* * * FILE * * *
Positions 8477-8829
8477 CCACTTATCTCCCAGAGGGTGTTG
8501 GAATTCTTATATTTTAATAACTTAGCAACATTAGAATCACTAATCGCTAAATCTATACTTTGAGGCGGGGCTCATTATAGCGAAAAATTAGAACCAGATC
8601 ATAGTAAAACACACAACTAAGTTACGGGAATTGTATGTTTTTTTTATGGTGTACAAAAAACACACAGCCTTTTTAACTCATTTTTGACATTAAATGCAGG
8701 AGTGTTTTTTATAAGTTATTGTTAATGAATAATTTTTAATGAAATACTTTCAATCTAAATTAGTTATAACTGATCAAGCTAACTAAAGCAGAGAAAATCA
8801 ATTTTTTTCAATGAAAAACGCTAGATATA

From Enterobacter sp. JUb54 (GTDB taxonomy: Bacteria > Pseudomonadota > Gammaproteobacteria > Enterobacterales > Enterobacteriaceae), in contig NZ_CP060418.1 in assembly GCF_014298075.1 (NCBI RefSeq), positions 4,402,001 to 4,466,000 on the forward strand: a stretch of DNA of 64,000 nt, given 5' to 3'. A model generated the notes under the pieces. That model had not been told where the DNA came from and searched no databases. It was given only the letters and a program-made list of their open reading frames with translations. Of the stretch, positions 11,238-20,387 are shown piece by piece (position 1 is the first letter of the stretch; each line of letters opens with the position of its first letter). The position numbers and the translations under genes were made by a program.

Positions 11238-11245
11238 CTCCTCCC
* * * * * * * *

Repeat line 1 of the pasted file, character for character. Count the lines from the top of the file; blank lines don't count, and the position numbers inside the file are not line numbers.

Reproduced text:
Positions 8477-8829